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Sunday, January 20, 2013

Learn by doing: let's clone a popular site together

Are you the sort of person who's learning C++ but needs to see more examples? Maybe you wish you could have a way to spy on a new project being built from the ground-up. Being able to watch it go from a "greenfield" to an actual working site would explain a lot about how things really work. It's like watching a building go up.

I've been kicking around an idea for a project which would be a combination of literary work, programming, teaching, project management, and maybe a bit of systems administration stuff as well. The concept is simple enough: I pick a well-known web site, isolate a couple of features, and then proceed to write my own implementation, one step at a time.

The trick is that I wouldn't be doing this to have a clone of the site. This effort would exist solely to document the process and create an educational resource. Someone who wanted to learn how to do such a thing would be able to refer to it for inspiration.

Part of this comes from chatting with some of my readers. There are some folks who are just starting out with programming, and they want to get better. They have a language in mind, but trying to learn it by parachuting into a fully-formed code base just is too overwhelming for them. There's just too much going on. It might be more interesting if they could "roll back the clock" to see how a given project got there, but that's no small thing, either.

I'd purposely do this as a series of snapshots. I'd start with a blank directory and would then start fanning out into everything it takes to get something like this going. Iterations would be short with simple goals: add a handler for this, put another check on that. By comparing any two versions it would be possible to see exactly what was done.

Another part of this would be a running commentary from me on the development. My hypothetical client would make a request, so I'd go through the usual motions of figuring out exactly what is needed, mapping that onto the existing code, and figuring out how it should work before jumping into the code. Then there would be the code itself, and whatever tests might apply. I'd also patch the docs to reflect the change and call it done.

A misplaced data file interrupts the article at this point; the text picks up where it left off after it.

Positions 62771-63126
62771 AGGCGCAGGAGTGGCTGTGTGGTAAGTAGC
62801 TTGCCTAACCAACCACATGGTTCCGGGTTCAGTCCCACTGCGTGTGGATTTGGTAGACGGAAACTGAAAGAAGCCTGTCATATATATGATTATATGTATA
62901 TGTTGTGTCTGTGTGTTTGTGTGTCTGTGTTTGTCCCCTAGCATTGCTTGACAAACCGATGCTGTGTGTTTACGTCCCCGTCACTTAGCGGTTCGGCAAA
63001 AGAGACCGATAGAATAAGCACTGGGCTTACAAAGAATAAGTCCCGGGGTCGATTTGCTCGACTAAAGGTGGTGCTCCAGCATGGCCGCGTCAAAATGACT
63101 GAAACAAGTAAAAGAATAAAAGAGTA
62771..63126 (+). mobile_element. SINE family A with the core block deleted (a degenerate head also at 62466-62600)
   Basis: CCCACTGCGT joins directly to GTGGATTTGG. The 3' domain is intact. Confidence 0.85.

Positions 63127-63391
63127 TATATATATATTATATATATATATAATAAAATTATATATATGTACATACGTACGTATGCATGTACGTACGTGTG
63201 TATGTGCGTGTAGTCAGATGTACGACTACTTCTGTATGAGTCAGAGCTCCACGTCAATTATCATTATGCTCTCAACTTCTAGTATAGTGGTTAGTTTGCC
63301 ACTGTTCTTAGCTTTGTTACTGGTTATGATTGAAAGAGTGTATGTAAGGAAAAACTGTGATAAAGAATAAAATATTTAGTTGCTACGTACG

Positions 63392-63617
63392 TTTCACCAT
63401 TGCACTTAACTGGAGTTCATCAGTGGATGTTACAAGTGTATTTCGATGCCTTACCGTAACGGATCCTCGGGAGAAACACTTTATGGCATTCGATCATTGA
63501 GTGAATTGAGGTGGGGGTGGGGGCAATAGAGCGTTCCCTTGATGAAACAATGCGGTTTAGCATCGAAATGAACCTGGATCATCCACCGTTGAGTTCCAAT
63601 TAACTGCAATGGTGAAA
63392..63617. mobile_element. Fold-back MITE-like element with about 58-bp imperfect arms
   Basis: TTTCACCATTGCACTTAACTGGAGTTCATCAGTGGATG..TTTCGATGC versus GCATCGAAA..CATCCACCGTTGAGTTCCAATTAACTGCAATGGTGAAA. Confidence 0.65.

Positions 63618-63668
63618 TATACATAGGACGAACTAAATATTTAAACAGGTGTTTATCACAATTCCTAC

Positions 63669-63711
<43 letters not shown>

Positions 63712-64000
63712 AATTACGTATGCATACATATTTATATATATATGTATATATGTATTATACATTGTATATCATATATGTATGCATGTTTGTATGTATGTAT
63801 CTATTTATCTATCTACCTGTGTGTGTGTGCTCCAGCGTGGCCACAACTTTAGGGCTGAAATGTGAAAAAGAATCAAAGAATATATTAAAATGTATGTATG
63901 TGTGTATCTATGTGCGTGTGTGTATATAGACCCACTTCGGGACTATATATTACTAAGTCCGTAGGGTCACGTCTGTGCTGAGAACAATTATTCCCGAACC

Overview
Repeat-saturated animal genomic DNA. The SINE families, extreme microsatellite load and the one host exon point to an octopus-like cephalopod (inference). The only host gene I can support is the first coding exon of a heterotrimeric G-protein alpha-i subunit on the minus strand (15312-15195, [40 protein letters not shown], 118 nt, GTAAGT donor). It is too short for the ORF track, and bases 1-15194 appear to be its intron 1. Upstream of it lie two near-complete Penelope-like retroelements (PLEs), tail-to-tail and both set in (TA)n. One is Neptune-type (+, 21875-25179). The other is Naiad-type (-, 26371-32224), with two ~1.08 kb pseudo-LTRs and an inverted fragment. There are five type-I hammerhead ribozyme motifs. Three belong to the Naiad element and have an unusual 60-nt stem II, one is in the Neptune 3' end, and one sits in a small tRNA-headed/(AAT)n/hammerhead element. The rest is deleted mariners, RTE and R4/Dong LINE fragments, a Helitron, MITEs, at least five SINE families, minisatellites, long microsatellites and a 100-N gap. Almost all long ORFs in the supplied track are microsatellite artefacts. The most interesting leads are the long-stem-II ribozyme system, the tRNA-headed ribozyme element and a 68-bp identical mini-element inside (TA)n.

This basically amounts to building a big system from scratch but deliberately going A, B, C, D, E instead of just jumping from A to E. Skipping those interim steps comes naturally when you've been doing this sort of thing for a while, but it's no good for training people. The hardest part is realizing that you do this and then forcing yourself to go through all of the motions for someone else's benefit.

My vision for this would be some kind of subscription service, with the iterations split into modules, or chapters, or something like that. Someone could sign up online and start working through from the beginning and go through to the end at their own pace.

There's also the possibility of having this be interactive. I might have a whole bunch of things on the feature list, and would run a poll to see which one should happen next. Maybe one feature is more interesting than others for a given group of people, so we'd spend more time there. The point is that it could be flexible.

Here's where it gets interesting: I need to hear from the people who would sign up for such a thing. What sort of site interests you to the point where you would want to watch a subset of it be cloned from scratch, or fairly close to it? Maybe you want to see what it would take to make something like Twitter, or Instagram, or one of those bookmarking services.

If you're the sort of person who would go for this, I want to hear from you! Send me a message and tell me what you think and what you'd like to recreate from the inside-out.

Also, if you have friends or coworkers who might be interested but don't already follow my posts, please consider sharing this with them. I'd really appreciate it. Thanks!


March 4, 2013: This post has an update.